Flood Risk

23 October 2012

The flooding at Blaendolau on Saturday 9 June 2012.
The flooding at Blaendolau on Saturday 9 June 2012.

A report by researchers at Aberystwyth University into the causes and consequences of the June 2012 flood in Aberystwyth and surrounding villages concludes that events of this magnitude are characteristic of rivers that flow from the Cambrian Mountains in west Wales and should be expected again in the future.

Professor Mark Macklin, Dr Paul Brewer, Dr Simon Foulds, Rachel Betson and Dr Sara Rassner, from the University’s Institute of Geography and Earth Sciences, explain that extreme floods are likely to be repeated in the future and may even become more frequent in a warming climate.

However, the report also notes that although June rainfall totals in the Cambrian Mountains were high, they were not extreme and did not approach any UK records.

The amount of rain that fell appears to have been similar to the last serious floods in the Aberystwyth area in August 1973 and December 1964. Other serious flooding incidents that have occurred in the area include June 1935, June 1919 and October 1896.

The authors argue that compared to the earlier floods of 1964 and 1973, the 2012 flood was exacerbated by floodplain development.

Professor Macklin explains, “Since 1906, there has been a dramatic increase in building on the Rheidol floodplain. Most of the floodplain development has occurred in the last 30-40 years with the construction of Glanyrafon Industrial Estate, Parc-y-llyn Retail Park and, more recently, local council and government office buildings.

“Of particular concern is the development of camping and caravanning areas on floodplains which places a great deal of residents at a high exposure to flood risk. Although there were no fatalities, several car parks were flooded and this type of land is particularly vulnerable to flood damage.”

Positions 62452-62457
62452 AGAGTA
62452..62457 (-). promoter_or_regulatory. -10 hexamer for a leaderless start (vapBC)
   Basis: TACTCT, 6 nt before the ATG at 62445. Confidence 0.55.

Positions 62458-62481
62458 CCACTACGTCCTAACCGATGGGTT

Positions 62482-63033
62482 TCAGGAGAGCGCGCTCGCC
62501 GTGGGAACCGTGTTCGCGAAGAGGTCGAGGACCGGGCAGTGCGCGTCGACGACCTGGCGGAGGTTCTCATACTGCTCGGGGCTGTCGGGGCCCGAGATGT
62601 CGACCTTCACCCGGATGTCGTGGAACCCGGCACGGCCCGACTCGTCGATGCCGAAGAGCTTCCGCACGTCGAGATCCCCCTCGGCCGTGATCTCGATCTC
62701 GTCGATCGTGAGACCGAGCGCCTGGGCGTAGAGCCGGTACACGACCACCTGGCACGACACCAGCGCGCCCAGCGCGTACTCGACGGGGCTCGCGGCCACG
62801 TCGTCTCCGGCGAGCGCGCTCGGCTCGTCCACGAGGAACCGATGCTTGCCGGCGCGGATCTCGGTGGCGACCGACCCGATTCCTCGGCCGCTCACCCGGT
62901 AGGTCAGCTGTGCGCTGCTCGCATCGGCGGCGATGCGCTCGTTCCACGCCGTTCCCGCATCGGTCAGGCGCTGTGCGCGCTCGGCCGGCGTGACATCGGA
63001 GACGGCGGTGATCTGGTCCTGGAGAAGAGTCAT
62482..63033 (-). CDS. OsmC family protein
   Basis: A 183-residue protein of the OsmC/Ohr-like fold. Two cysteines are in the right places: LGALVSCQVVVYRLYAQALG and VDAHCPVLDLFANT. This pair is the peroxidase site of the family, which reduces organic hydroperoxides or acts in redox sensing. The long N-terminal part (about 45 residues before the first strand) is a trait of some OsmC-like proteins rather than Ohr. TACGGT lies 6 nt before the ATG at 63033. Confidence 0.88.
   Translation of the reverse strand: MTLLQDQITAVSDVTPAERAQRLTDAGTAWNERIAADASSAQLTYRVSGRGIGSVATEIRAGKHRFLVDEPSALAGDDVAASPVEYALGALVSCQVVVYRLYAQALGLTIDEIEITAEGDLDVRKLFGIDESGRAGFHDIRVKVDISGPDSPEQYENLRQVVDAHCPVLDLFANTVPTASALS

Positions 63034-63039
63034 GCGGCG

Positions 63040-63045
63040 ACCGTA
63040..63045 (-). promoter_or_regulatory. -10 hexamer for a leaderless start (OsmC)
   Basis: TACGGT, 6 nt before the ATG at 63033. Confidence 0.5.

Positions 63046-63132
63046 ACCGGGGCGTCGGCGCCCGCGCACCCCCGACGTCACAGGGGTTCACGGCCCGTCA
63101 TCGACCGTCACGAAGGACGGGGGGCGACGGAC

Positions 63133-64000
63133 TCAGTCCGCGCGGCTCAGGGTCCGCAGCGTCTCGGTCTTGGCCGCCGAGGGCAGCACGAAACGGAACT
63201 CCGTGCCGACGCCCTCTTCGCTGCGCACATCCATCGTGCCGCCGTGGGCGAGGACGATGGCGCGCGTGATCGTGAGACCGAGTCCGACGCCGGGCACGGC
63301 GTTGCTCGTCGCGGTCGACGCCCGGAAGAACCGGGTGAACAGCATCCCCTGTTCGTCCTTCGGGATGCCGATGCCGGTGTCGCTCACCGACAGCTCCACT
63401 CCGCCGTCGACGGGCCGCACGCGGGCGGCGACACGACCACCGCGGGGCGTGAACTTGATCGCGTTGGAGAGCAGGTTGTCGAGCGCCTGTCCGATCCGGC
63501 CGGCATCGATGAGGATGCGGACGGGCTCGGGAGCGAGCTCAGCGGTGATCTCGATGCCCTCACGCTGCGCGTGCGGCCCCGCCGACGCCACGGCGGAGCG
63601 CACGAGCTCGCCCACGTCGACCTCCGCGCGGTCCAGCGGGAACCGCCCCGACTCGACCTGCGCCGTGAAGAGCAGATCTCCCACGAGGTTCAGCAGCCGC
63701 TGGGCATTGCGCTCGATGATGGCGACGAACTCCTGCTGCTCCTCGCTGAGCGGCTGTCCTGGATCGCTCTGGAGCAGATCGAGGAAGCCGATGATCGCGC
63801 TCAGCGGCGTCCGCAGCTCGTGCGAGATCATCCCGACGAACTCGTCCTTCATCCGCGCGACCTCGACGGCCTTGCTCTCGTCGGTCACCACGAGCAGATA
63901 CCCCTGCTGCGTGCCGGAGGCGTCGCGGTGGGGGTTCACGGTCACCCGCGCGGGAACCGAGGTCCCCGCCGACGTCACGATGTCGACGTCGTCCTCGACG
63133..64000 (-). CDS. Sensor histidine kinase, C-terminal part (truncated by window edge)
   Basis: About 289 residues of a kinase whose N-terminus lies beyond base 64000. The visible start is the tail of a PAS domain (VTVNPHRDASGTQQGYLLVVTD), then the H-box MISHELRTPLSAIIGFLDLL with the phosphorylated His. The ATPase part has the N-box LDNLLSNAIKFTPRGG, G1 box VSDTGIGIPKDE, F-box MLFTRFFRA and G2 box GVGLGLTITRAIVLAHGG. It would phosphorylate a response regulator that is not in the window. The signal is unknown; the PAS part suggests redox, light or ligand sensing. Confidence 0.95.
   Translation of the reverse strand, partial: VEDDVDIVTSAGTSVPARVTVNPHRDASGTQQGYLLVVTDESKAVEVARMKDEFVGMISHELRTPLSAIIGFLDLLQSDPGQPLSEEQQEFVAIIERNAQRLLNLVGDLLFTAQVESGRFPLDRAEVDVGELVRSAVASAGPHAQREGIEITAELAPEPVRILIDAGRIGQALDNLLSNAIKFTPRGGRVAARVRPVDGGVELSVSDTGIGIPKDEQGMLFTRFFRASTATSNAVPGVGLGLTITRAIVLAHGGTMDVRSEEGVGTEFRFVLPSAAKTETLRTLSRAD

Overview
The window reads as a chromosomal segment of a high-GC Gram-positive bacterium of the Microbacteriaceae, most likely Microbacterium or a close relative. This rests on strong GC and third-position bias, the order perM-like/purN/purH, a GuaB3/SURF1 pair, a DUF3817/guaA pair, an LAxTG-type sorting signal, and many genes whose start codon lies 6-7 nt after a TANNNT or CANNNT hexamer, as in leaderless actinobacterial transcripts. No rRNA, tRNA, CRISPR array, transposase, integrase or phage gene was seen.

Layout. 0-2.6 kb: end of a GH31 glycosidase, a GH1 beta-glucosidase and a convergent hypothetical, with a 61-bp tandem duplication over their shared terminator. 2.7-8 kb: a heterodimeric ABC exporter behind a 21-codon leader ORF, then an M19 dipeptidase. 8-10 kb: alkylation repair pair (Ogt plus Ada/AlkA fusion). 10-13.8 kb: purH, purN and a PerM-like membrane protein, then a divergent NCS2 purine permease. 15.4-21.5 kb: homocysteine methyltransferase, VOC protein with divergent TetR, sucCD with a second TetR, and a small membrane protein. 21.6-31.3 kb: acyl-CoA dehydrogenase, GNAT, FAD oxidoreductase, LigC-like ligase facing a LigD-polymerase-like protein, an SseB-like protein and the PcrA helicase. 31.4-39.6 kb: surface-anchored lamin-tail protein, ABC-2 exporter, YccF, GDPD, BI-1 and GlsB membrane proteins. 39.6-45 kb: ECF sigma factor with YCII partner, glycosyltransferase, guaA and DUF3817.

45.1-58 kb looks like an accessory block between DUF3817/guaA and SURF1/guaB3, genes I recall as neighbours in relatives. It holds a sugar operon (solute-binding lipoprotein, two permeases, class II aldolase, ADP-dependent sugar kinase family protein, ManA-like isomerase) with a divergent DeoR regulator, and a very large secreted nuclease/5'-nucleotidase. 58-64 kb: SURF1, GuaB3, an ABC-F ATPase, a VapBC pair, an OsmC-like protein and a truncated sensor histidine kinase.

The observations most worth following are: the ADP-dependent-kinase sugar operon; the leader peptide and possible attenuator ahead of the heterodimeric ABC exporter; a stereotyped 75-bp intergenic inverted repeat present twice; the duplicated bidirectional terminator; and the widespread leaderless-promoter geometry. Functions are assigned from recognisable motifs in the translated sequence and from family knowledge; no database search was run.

The research also found that 2012 flood mobilised large quantities of contaminated material from old mine workings and floodplain soils.  The majority of flood sediment samples were found to exceed UK and European metal thresholds for residential and industrial usage. 

Professor Macklin added: “Floodplain contamination in West Wales is a chronic and long standing issue, but it is a problem shared with other river catchments in the UK that have a history of metal mining.”

The report “Causes and consequences of a large summer storm and flood in west Wales 8th-9th June 2012” is published on Tuesday 23 October. A full copy of the document can be found by clicking on http://www.aber.ac.uk/fluvio-west-wales-floods-2012.

Its findings will be featured in Week In Week Out on BBC1 Wales on Tuesday 23 October at 22:35 and which will look specifically at the June floods in Ceredigion and the findings of this report.

The researchers completed this report as part of Aberystwyth and Bangor University’s Centre for Catchment & Coastal Research and Aberystwyth University's River Basin Dynamics and Hydrology Research Group.



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Contacts

Professor Mark Macklin, Institute of Geography and Earth Sciences, Aberystwyth University.

01970 622 656 

mvm@aber.ac.uk